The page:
Mahalia Jackson, the "Queen of Gospel," was born 101 years ago today. Harry Belafonte once called her "the single most powerful black woman in the United States," and she used her legendary voice and her strong influence for more than just a singing career.
Mahalia Jackson, "Queen of the Gospel Singers," practices a new song in her Chicago apartment (Photo: Edward Kitch/AP/dapd)
Jackson became an advocate for civil rights in the earliest days of the U.S. movement. While others like Martin Luther King, Jr. and Ralph Abernathy fought by speaking, Jackson fought by singing – and more.
Jackson met Martin Luther King, Jr. in 1956 at the National Baptist Convention. It was a time when the Civil Rights Movement was about to ramp up and gain its first serious, nationwide attention. King contacted Jackson just a few months after the convention to ask for her help. He was planning a rally to raise money for the Montgomery bus boycott, and he wanted Jackson to sing there – both to help with fund raising, and to raise the spirits of the attendees. Jackson agreed, singing "I've Heard of a City Called Heaven," "Silent Night" and "Move On Up a Little Higher."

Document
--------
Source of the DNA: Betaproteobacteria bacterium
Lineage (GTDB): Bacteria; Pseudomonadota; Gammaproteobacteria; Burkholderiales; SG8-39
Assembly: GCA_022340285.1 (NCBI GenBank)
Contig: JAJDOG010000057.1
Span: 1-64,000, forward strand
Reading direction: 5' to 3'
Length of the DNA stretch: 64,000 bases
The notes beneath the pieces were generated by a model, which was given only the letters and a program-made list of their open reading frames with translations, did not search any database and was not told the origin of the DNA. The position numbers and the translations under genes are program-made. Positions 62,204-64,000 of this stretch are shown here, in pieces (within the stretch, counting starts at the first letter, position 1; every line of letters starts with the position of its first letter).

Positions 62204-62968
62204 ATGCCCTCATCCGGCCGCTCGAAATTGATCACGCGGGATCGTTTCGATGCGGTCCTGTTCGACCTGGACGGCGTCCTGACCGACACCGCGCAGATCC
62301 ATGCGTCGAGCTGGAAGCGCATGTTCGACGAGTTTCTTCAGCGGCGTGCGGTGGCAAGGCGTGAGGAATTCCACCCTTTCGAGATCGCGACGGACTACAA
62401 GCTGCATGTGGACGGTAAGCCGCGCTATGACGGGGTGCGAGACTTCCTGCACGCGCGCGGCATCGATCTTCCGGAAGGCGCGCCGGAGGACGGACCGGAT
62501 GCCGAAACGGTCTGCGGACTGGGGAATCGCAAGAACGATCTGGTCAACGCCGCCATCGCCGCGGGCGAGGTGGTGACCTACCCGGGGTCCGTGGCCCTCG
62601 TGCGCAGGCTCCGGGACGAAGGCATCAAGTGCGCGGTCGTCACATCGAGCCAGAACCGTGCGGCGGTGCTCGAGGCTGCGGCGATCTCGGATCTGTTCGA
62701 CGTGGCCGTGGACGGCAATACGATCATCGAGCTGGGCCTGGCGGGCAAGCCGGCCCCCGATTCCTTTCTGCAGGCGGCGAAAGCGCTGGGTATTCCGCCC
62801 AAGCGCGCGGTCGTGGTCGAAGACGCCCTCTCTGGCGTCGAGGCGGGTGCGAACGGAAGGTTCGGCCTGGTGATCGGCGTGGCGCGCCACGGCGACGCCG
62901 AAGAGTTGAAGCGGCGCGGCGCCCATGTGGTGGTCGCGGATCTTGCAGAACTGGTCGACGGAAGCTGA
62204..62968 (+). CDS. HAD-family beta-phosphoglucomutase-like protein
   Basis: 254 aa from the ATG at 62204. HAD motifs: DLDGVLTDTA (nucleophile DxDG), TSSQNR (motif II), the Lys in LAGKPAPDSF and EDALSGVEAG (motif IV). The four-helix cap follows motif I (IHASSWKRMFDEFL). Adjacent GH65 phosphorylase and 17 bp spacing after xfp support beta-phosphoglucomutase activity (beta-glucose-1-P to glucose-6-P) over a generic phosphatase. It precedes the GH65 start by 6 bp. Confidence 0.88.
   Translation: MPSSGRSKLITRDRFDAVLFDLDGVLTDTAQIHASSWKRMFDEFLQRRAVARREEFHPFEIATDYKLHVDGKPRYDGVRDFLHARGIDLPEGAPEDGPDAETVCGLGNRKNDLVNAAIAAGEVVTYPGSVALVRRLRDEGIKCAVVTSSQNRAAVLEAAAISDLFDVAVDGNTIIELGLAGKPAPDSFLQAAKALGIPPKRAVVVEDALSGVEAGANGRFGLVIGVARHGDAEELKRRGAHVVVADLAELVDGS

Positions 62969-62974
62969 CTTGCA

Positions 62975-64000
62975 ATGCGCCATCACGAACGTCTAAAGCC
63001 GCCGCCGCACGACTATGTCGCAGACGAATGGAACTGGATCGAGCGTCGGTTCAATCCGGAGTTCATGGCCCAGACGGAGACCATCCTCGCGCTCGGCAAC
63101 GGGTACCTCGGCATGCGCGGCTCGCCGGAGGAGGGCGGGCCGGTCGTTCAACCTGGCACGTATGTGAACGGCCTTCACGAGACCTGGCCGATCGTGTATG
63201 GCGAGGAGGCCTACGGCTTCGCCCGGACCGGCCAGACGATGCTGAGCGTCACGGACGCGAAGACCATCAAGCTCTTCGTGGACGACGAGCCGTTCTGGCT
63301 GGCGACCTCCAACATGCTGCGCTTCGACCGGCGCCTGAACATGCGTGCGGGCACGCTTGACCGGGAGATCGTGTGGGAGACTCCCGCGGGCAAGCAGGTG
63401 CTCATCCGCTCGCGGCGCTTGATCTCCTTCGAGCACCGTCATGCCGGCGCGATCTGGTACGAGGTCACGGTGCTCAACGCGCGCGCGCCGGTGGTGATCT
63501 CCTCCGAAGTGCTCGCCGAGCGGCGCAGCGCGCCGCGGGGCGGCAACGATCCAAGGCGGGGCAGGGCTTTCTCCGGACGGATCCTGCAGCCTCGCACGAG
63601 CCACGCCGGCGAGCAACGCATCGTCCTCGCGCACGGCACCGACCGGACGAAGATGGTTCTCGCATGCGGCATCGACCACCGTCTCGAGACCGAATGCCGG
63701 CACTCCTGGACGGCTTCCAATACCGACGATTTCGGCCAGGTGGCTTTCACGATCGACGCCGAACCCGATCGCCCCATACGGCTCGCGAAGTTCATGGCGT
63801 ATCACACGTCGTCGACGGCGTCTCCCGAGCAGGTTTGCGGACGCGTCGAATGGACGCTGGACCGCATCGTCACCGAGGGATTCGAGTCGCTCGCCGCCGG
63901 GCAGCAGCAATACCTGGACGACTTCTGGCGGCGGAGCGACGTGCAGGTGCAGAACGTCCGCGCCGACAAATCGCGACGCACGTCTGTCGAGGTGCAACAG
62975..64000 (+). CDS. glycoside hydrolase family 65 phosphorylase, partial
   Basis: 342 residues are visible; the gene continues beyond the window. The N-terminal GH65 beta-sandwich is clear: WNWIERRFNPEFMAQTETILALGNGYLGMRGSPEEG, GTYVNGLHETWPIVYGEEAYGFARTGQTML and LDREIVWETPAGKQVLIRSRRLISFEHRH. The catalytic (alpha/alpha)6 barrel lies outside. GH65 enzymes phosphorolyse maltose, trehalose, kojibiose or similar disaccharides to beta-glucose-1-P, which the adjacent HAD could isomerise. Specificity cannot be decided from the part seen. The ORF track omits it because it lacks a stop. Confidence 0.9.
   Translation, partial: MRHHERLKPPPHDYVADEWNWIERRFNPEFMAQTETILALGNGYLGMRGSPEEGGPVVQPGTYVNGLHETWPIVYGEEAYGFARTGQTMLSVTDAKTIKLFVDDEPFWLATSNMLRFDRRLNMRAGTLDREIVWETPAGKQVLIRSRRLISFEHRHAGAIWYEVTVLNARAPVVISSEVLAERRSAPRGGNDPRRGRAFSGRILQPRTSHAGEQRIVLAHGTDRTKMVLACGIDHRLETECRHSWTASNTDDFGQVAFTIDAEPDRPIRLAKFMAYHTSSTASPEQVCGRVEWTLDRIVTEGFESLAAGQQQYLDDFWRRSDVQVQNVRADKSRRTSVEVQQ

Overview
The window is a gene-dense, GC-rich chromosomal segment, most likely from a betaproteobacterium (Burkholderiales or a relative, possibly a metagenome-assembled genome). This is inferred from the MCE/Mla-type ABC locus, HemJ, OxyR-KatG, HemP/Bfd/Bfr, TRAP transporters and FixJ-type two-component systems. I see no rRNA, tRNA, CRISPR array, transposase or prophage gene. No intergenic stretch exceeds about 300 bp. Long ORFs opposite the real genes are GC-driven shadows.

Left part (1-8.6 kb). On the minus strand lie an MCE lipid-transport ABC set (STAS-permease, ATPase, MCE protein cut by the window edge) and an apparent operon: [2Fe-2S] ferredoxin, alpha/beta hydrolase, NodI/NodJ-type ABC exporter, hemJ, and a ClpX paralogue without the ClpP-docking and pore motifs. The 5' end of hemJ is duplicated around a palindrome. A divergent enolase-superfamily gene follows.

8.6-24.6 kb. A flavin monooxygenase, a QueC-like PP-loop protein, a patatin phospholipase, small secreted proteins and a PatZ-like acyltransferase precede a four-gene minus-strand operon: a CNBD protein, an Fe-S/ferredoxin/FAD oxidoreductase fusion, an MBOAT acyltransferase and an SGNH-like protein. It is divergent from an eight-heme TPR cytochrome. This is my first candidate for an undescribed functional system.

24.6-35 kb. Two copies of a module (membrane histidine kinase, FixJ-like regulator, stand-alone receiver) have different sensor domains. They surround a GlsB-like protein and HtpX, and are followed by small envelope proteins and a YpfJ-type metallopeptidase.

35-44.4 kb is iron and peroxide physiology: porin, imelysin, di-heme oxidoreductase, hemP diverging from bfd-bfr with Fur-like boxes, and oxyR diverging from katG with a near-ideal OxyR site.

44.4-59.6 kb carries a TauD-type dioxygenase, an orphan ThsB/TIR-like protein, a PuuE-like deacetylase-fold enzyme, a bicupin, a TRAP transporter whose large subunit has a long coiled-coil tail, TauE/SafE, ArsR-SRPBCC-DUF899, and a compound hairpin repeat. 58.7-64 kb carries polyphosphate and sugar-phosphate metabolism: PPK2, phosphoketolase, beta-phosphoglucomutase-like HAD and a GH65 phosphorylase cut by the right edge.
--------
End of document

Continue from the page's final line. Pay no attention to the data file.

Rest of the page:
Two weeks after the rally, the Montgomery bus boycott achieved success, as the city finally ended segregation on its buses. But the work of the Civil Rights Movement, far from being done, was just beginning. Jackson continued to work closely with King, traveling with him to the areas of the South where segregation was most deeply entrenched. She sang before many of his speeches and performed at fundraisers for the Southern Christian Leadership Conference. She was there at one of the movement's highest points – the 1963 March on Washington where King delivered his "I Have a Dream" speech. There, Jackson sang "I Been 'Buked and I Been Scorned."
Mahalia Jackson was also a part of one of the bleakest moments for the Civil Rights Movement: the funeral of Dr. King, where she sang "Precious Lord, Take My Hand."
Just four years later, Jackson herself died, and her protégée Aretha Franklin sang the very same song at her funeral. Decades have passed, but Mahalia Jackson is still remembered as a shining beacon for the Civil Rights Movement – one whose music truly did, as she hoped it would, "break down some of the hate and fear that divide the white and black people in this country."
Written by Linnea Crowther